Dominique Gonzales is a chronic communifaker.
"Absolutely, I communifake," the 27-year-old told ABCNews.com. "It's a little rude if you just ignore somebody. But if I see somebody at work who I want to avoid speaking with, I'll just take out my phone and pretend to be making a call."
If that sounds unusual to you, you might be in the minority.
According to new research from British mobile operator 3, the deceit is particularly used -- or abused -- by younger people. It found that 74 percent of people between the ages of 18 and 24 admit to communifaking.
But it is widespread among the general population with 42 percent of women and 32 percent of men conceding they fake phone calls.
The most common reason, the study says, is that it's something to do while waiting for friends. But using the phone to avoid speaking with someone is the second most popular reason for some more merciless communifakers.
Patricia Wallace, a psychologist at the Johns Hopkins University Center for Talented Youth, is an expert on information technology and psychology and said that the phenomenon can be explained, in part, by "impression management."
"If you go to a pub and you're sitting by yourself, that says something. Rather than to be thought of as a loner or not desirable as company, you use your virtual connection to look like you're more desirable and involved and actively engaged with others," she said.
In addition to demonstrating connections to others, she said, pretending to be on the phone gives people the opportunity to show off the phone: a very powerful status symbol.
In some countries, particularly developing countries, Wallace said, people even purchase fake cell phones so that they have something flashy to fondle and wield in front of others.
In wealthier countries, like the United States and United Kingdom, the iPhone and designer devices from Prada and Armani serve the same status-establishing purpose.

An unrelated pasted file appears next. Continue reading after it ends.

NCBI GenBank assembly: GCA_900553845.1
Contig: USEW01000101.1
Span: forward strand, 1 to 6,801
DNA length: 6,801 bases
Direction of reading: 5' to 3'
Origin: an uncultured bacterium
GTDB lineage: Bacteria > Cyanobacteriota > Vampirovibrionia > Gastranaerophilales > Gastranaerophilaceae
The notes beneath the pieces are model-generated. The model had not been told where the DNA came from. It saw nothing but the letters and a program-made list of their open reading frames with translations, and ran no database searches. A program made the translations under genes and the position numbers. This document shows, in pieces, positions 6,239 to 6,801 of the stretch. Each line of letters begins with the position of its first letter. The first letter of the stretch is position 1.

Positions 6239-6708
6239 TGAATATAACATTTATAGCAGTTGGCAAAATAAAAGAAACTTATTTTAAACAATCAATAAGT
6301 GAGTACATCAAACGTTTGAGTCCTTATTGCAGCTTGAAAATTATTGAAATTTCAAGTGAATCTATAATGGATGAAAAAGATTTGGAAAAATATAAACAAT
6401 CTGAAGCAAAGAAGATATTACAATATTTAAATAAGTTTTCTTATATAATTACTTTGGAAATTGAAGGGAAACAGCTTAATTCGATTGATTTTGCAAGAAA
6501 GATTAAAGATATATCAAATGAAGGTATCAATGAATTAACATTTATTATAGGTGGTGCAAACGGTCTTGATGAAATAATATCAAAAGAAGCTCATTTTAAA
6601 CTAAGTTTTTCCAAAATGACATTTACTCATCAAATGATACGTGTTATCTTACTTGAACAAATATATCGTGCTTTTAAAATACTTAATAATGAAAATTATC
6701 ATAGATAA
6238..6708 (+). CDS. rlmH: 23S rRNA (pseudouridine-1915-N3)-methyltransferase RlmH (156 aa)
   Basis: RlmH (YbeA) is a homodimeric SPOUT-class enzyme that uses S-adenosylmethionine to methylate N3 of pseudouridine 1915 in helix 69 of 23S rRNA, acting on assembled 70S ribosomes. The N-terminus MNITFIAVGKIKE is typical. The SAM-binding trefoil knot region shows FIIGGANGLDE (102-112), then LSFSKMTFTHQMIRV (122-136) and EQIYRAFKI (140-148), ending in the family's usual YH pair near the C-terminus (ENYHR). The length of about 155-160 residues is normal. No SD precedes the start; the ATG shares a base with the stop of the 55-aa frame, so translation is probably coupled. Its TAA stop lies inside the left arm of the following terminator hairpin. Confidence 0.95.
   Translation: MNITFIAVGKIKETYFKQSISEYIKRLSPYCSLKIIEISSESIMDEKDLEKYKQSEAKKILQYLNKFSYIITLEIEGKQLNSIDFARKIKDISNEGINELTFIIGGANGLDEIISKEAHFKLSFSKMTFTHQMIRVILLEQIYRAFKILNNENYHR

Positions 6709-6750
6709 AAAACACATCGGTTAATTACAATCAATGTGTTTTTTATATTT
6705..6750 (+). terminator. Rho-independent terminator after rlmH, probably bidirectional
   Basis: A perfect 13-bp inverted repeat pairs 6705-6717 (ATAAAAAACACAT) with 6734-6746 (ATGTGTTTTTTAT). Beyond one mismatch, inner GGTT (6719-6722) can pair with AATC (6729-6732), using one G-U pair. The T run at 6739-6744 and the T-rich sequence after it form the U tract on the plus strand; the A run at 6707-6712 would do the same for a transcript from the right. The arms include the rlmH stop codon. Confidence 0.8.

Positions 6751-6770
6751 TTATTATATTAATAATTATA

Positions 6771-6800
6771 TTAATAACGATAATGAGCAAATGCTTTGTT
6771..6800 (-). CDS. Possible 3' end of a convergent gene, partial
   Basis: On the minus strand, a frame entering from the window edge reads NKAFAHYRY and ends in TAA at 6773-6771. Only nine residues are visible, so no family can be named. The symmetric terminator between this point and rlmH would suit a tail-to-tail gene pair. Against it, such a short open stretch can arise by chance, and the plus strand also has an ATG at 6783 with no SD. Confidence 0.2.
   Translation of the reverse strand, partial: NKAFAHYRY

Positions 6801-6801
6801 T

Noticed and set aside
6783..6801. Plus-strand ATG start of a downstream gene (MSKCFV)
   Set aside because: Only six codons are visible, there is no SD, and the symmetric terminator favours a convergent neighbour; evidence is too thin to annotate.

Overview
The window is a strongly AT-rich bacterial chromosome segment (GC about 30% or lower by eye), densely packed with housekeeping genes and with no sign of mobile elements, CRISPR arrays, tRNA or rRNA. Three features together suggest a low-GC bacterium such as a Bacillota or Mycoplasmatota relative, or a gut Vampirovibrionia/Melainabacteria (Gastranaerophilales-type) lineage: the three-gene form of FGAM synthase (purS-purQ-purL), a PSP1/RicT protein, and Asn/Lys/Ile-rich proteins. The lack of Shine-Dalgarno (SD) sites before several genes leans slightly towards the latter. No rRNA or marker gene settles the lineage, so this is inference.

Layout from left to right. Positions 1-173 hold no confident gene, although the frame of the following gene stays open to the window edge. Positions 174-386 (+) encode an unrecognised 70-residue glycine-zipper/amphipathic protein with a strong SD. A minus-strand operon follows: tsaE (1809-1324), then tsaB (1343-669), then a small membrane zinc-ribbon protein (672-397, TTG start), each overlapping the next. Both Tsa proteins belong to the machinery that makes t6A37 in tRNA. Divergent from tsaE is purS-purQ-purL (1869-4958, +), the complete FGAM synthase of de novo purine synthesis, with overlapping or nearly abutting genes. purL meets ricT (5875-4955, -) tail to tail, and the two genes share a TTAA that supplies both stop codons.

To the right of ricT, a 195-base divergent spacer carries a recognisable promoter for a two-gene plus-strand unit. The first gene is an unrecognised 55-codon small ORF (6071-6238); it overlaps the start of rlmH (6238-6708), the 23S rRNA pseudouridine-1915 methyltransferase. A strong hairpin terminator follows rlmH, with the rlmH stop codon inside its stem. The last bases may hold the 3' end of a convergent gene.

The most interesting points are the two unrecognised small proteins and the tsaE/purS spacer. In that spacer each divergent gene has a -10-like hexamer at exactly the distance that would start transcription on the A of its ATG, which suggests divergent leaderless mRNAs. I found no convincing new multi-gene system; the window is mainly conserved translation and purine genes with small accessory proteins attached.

In fact, Wallace said, studies have shown that men, in particular, display their cell phones to win over women, much like birds preen their feathers to attract mates.
Tim Olmeda, a 26-year-old reporter from Corpus Christi, Texas, told ABCNews.com that he's been guilty of communifaking since he purchased his cell phone four years ago.
"Usually it's kind of limited to when I'm sitting alone or when I'm waiting for someone. It feels kind of weird to sit there and not do anything," he said.
"I don't necessarily want to talk to people; I just don't want to be looking like I'm alone," he said.
Even when he's with a group of people but not feeling comfortable, he said his fingers will mosey on over to the keypad.
Aaron Stanley, 48, an independent filmmaker in Mesa, Ariz., said he's done it to escape the clutches of pushy salespeople.
Once, he said, at a Chevrolet dealership, the car salesman was so aggressive, Stanley activated his phone in his pocket so that he'd have an excuse to steal away.
"It was just a spur-of-the-moment kind of thing. He was so pushy and I just wasn't in the mood to get into a fight with him," he said. Stanley made his phone indicate a call and told the salesman his wife was calling to report an emergency at home.